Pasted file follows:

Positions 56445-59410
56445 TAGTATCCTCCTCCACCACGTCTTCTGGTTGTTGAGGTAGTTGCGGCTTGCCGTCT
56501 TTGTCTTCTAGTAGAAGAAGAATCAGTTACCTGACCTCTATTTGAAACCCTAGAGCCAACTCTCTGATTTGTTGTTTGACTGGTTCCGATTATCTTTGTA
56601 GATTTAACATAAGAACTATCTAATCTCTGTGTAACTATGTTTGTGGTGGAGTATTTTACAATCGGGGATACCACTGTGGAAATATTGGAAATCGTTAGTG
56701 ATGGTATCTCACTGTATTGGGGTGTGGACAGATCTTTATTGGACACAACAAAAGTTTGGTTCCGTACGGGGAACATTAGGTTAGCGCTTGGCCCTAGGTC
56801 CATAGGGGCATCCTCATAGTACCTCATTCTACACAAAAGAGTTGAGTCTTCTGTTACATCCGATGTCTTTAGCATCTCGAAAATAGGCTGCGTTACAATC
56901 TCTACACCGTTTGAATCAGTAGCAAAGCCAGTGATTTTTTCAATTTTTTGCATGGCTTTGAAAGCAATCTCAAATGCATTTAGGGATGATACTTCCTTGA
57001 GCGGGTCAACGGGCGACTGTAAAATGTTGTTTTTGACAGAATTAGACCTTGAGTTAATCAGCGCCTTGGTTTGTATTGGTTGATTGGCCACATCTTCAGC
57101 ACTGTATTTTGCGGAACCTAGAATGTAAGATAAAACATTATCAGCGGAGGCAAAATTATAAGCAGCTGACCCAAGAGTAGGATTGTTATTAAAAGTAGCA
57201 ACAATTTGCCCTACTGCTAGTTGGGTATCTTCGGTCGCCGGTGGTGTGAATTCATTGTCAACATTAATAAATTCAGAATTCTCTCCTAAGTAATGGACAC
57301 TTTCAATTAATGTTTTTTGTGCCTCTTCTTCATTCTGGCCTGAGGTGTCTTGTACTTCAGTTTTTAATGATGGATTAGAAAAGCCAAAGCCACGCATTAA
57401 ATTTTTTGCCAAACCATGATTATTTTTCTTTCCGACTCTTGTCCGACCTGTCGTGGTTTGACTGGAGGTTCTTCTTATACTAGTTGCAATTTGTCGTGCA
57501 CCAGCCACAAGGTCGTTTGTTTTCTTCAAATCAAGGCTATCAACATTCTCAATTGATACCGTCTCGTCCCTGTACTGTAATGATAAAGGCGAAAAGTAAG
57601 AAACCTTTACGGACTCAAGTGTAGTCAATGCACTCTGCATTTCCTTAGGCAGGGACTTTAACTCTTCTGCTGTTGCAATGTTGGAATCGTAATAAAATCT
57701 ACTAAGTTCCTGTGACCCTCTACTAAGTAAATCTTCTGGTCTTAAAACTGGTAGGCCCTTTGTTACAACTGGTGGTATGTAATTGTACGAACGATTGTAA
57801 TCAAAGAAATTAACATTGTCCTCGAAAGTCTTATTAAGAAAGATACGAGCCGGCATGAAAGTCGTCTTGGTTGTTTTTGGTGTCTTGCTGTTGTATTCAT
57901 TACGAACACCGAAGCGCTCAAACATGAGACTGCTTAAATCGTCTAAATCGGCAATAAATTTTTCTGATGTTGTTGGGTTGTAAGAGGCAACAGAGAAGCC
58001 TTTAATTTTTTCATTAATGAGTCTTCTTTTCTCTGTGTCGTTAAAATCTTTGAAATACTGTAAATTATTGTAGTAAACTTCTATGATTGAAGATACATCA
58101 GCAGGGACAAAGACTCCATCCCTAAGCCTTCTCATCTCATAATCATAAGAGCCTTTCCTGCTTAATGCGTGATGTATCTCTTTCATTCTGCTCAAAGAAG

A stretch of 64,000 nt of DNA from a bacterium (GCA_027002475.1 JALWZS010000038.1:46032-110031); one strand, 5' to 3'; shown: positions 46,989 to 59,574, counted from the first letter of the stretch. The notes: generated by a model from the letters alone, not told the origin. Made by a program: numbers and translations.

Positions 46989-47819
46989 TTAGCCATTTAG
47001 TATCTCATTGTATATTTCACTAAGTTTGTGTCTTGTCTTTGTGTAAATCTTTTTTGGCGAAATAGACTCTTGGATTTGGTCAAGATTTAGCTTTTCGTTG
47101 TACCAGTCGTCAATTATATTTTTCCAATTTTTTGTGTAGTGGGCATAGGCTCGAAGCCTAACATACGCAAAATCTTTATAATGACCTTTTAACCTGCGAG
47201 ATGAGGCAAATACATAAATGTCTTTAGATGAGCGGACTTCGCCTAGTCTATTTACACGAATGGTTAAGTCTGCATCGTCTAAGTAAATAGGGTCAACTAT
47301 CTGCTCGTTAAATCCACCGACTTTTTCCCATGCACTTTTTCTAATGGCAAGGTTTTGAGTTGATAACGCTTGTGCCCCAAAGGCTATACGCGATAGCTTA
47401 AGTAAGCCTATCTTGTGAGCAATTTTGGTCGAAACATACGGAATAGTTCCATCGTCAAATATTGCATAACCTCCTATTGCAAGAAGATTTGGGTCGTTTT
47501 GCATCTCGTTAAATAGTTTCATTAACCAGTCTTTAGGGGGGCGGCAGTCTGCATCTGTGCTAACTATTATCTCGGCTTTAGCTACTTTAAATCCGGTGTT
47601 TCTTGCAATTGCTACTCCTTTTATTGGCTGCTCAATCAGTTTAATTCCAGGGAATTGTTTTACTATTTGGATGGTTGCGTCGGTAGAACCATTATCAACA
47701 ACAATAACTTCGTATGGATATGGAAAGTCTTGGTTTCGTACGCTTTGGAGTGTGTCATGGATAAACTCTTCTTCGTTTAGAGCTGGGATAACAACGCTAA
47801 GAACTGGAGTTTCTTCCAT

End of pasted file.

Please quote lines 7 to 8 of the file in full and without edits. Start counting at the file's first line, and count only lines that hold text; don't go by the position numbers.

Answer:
56901 TCTACACCGTTTGAATCAGTAGCAAAGCCAGTGATTTTTTCAATTTTTTGCATGGCTTTGAAAGCAATCTCAAATGCATTTAGGGATGATACTTCCTTGA
57001 GCGGGTCAACGGGCGACTGTAAAATGTTGTTTTTGACAGAATTAGACCTTGAGTTAATCAGCGCCTTGGTTTGTATTGGTTGATTGGCCACATCTTCAGC